To see a black cat cross your path is a proverbial sign of good luck. The all-black production of Cat on a Hot Tin Roof, the 1955 Tennessee Williams' classic, certainly had good luck in spades on Broadway. It was a box-office smash, grossing more than $14m (£8.4m) in its limited 20-week run and its audiences included many African-Americans who were going to the theatre for the first time.
With James Earl Jones (aka the voice of Darth Vader) still in stunning form as Big Daddy, but recast in many key roles, Debbie Allen's production opened last night in the West End. Did it prove that there is a creative coherence as well as a commercial canniness to the reverse-race concept? The answer is warmly affirmative. My thought beforehand was that it would not only be encouraging for black punters but salutary for white ones, too, to have the experience that black people have most of the time – that is, of seeing people of another colour monopolising a theatrical highlight.
The producers have argued that, as far interpretation goes, the casting is neutral. Certainly Williams's drama is not like Othello, which turns on the issue of racial difference, and was once mounted by Jude Kelly in a colour-reversed production in Washington, with Patrick Stewart's hero as the lone white in an all-black society. Nor is the play a cheerful piece of apolitical fluff like Hello Dolly, which famously ran with a cast of African-American performers and starring Pearl Bailey. In Cat On a Hot Tin Roof, which is located in the Deep South, the strong racial assumptions are implicit. Big Daddy is the redneck owner of a prime 28,000 acre plantation. To make this plausible, the proceedings have been fairly unobtrusively shifted to the 1980s here, with the patriarch described as a former "Mississippi field hand".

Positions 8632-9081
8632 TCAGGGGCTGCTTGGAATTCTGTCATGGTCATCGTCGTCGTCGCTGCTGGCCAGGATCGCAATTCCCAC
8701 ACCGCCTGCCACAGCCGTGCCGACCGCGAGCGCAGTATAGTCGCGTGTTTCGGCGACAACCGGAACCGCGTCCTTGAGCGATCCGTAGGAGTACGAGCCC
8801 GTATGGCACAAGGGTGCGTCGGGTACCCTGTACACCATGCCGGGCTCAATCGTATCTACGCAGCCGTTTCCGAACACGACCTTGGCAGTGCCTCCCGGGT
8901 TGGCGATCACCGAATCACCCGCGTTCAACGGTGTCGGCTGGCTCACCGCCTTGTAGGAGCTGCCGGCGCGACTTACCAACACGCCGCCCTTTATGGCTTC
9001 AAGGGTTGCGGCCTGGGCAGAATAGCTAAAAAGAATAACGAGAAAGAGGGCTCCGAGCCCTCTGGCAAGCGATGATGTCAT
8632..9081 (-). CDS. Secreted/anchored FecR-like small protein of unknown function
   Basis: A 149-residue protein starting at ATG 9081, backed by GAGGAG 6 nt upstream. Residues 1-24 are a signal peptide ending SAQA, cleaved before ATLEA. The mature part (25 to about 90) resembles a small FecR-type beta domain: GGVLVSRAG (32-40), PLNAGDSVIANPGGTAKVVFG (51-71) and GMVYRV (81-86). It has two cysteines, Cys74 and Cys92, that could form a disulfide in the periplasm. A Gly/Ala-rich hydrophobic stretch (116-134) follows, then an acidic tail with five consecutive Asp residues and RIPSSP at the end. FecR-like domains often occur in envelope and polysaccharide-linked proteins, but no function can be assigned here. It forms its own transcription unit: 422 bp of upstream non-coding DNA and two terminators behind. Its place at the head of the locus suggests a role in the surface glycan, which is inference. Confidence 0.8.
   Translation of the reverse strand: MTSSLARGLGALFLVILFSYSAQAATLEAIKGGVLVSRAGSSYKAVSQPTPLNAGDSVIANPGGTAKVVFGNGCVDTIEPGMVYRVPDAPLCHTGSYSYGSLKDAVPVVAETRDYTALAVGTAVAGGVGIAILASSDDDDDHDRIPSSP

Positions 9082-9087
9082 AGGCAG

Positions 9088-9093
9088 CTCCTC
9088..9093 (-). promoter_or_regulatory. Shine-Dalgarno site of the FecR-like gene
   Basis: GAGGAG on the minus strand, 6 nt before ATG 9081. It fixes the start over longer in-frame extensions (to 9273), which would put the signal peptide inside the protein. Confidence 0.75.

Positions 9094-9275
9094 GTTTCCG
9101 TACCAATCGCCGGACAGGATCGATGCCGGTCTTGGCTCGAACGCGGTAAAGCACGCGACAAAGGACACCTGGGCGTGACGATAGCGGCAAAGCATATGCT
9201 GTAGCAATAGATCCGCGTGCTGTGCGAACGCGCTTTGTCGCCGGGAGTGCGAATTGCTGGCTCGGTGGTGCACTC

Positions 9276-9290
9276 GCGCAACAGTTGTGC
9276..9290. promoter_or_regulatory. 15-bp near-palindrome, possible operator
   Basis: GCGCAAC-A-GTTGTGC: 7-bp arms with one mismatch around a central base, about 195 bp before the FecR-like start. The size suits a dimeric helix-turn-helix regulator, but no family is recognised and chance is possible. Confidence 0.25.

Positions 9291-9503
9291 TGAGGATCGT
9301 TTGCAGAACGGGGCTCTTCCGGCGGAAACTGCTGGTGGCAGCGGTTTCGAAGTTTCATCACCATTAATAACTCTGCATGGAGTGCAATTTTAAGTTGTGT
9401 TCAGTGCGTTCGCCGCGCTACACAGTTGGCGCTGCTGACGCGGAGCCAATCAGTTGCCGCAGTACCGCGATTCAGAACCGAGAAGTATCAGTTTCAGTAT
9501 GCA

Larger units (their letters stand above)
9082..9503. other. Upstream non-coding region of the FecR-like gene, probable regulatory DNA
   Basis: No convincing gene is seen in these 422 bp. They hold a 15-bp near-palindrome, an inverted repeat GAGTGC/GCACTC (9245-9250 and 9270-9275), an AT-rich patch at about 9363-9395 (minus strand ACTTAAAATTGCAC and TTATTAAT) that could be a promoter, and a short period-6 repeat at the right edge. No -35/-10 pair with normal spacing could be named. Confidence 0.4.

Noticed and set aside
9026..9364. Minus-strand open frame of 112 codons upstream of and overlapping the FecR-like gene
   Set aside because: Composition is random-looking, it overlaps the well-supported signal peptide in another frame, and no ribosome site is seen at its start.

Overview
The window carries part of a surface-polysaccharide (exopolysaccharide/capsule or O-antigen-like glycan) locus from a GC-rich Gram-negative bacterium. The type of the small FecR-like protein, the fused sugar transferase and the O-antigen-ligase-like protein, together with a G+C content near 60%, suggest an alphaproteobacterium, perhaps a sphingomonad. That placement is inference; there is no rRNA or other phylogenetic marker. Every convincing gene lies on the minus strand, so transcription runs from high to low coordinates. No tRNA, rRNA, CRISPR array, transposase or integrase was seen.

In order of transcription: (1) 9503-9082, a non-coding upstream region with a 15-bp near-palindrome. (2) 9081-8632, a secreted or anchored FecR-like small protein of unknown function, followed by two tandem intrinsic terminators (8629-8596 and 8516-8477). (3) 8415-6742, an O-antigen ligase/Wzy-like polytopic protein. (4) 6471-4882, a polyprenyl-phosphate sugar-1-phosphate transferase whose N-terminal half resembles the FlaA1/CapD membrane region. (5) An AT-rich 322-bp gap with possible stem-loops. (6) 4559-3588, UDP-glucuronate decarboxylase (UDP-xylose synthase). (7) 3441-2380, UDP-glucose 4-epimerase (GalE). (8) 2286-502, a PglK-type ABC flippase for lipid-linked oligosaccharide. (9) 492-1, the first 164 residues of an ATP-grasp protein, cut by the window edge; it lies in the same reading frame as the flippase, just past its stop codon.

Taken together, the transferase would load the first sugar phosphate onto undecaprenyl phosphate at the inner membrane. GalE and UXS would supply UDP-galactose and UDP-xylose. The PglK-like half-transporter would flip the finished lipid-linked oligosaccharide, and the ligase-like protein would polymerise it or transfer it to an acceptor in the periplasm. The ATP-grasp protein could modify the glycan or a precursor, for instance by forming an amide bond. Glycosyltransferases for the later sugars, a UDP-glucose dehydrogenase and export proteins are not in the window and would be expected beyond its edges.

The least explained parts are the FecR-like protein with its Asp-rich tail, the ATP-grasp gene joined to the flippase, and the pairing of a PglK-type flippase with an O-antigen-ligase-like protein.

What is remarkable, though, about Allen's compelling, sensitive and acerbically comic production is how swiftly you become so absorbed by the universal elements in the story that you almost completely forget about the counter-intuitive colour of the actors' skins. I can imagine a production in which black actors ironically appropriated the drama in the way that gay troupes have subversively colonised the same author's A Streetcar Named Desire. But this version of Cat is all the more powerful for being, within its altered terms, played straight.
An exposure of the lies that have acted as the family's life support system, the play stars our very own Adrian Lester as Brick, the former college football player who has turned to drink to escape from the "mendacity" he sees around him. At first Lester seemed oddly subdued and all effete detachment in his scenes with Sanaa Cathan's beautiful and fractiously frustrated Maggie, the "cat" of the title who can't compete with the memory of the sexually ambiguous Brick's dead male friend. Hobbling about on a plastered-up broken angle, Brick is driven to keep throwing his crutches at his verbally demanding wife and Lester's hero performs this routine in rather too expert a manner as though he has been practising for an accident and emergency sports day.
He rises to the occasion splendidly though in the long second act confrontation with Big Daddy, who is portrayed in a very funny and forceful performance by Jones. Confronted with a mimed song of birthday praise by the kiddies, this overbearingly bulky man widens his eyes in low-key horror as though being granted a daunting preview of purgatory. He's great at conveying the uncensored indiscretions of the blithe autocrat and at cackling with unholy childish glee in his deluded belief that his cancer is in remission, thus allowing him to bamboozle the players in the succession crisis. From Lester's Brick he elicits the pain, exasperated amusement and anxiety that have had to be numbed by drink. There's a delicacy in Lester's acting from then on and at last there emerges, in heart-twisting quantities, the quality that had earlier on been lacking – the wistful, charismatic charm of the defeated.
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